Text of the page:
Alain Ducasse is not just a chef. He is a brand, an icon in international gastronomy, and the man with the most Michelin stars in the world. In his 45-year-career — as a cook, chef, and entrepreneur — he has built a global food and lifestyle empire, including a restaurant inside Château de Versailles, a very exacting cookery school, a consultancy service, two country retreats in Provence, a food service under the brand Musiam (across all of Paris’ major museums), a publishing house, and an event and catering service.
Prolific and inventive, he is ever open to a challenge. He recently lost the tender for his restaurant atop the Eiffel Tower (made famous by the Trump-Macron dinner hosted there last year) to chefs Frederic Anton and Thierry Marx. He has since launched Ducasse sur Seine, an €11 million, 100-seater, electric barge (moored ironically in the shadow of the Eiffel tower), serving contemporary French cuisine.
For Ducasse, nature is an inexhaustible source of inspiration. “It dictates the rhythm of the kitchen, of the farmers, breeders and fishermen,” he says. Conscious of his responsibility, he works only with seasonal produce — grown naturally and fished durably. Like zucchini flowers from the Queen of Versailles’ garden or red mullet from the Île d’Yeu.
His latest passion is chocolate. He has been pursuing it for the last five years, and everything from procuring the bean to roasting and selling is done in-house. Mais oui. Creamy ganaches, pralinés with caramelised almonds and hazelnuts, and the most velvety, unctuous chocolate spreads (which will make you never go near a jar of Nutella again) are sold from several signature ‘post office brown’ boutiques in Paris’ most chic addresses. I visit the one on Rue Marché Saint Honoré, where the charming Reiko Murakami, who runs the store, takes me on a journey — from the manufacture at Rue de la Roquette to the tasting of single origin ganaches. I discover almonds coated with dark chocolate dust after many years, my absolute favourite. I am won over. The man is definitely more than “an artisan of living and eating well”. He is a perfectionist who obsessively controls all aspects of his cuisine, from the ingredients to the packaging design. An excerpt of my encounter with Ducasse.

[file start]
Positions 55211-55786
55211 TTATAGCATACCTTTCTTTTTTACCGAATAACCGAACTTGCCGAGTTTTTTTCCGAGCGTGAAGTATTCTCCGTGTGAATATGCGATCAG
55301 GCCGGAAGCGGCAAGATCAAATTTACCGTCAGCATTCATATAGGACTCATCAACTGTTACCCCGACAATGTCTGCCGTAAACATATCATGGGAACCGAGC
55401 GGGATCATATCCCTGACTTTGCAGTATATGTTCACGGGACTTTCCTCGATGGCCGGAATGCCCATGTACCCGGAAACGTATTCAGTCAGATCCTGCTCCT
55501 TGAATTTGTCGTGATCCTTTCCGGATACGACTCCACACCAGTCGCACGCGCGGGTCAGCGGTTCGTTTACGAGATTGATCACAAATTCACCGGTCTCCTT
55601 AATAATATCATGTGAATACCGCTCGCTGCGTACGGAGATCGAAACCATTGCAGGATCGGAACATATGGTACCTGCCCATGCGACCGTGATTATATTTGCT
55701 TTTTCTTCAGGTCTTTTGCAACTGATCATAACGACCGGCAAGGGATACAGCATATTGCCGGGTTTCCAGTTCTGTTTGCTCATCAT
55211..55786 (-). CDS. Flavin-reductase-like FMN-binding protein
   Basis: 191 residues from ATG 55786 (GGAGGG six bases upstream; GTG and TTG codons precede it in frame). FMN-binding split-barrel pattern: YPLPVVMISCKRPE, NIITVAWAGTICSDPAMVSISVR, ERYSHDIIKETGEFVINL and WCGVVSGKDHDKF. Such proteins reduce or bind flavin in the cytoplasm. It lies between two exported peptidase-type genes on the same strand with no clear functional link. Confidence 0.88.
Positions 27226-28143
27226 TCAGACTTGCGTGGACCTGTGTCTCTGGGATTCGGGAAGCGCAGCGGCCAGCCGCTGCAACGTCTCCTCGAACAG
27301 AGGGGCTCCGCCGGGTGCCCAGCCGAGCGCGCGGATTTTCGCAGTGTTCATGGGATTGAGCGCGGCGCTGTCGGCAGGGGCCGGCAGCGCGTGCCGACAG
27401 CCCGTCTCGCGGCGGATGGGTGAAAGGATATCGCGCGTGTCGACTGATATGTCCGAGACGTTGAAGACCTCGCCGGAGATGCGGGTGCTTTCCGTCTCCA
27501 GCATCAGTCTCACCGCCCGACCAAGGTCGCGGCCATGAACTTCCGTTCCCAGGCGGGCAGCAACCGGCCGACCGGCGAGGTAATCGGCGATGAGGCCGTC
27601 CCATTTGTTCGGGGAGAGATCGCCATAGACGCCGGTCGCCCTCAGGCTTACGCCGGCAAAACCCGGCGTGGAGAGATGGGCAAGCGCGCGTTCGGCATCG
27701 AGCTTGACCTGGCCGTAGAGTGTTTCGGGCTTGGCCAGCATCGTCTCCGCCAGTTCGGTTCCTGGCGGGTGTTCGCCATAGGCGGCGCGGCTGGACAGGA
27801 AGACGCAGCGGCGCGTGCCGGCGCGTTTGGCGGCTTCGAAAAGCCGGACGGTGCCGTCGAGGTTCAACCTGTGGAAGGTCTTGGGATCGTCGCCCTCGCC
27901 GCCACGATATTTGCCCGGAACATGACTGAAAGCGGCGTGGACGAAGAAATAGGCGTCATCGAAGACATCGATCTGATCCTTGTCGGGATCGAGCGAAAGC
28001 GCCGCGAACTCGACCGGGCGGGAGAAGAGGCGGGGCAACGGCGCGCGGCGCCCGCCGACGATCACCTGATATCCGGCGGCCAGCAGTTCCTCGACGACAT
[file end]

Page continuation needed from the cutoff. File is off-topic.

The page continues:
With 28 restaurants and 19 Michelin stars, where is haute cuisine going in this age of pop-ups and instant gratification?
Haute cuisine is constantly reinventing itself. Let me give you the example of Ducasse sur Seine, which I opened a few days ago. This is a French haute cuisine restaurant on a fully electric boat cruising on the river. In other words, this venue offers a completely new and unique experience: savouring delicious recipes while admiring the beauty of the city, with an exceptional degree of comfort — silence, no vibrations or unpleasant odours. Haute cuisine does have a future if it becomes accessible and contemporary without compromising its quality.
Five luxurious ingredients you work with.
Yes, I use Chinese caviar and vegetables from the Château de Versailles. However, I’d like to elaborate about the concept of “luxurious”. For me, a tomato can be a luxurious ingredient. Carefully cultivated in the kitchen garden, picked at the end of a sunny day, perfectly ripe, you just add a few grains of fleur de sel from Guérande and drops of pure, extra virgin olive oil. This is a marvellous and genuine luxury. In other words, any ingredient can be luxurious if it is cultivated in harmony with nature. At Le Louis XV (in Monte Carlo, Monaco) all the produce is stunning. Peas in their pods are blended to achieve a juice that cooks the vegetables. Thinly sliced artichokes are made into a delicate broth. Pintadon offal (baby guinea fowl) is used as stuffing for the fondant potatoes that accompany the poultry.
How do you source ingredients when you open in foreign countries?
Opening a new venue necessitates one to two years of work beforehand. Sourcing is obviously key. We use our contacts, we meet a lot of people. And we taste a lot of produce!
Do you think India is ready for Alain Ducasse?
I already welcome many Indian clients at my restaurants. But I must confess I don’t know India very well, and look forward to visiting it.
You have now entered the world of ‘manufacture’.
Yes, chocolate. Chocolate is a promise of bliss, to which we voluptuously relinquish ourselves. It bewitches me to the extreme. It opens doors to the imagination. Fruit of an exceptional labour of which only the chocolatier can predict the resources needed. It demands a high level of method, precision and proficiency.
What is the most important recognition of your work?
The only recognition which counts is clients’ satisfaction.
What do you eat on your nights off?
Very little, indeed — since I spend most of my time tasting products and recipes.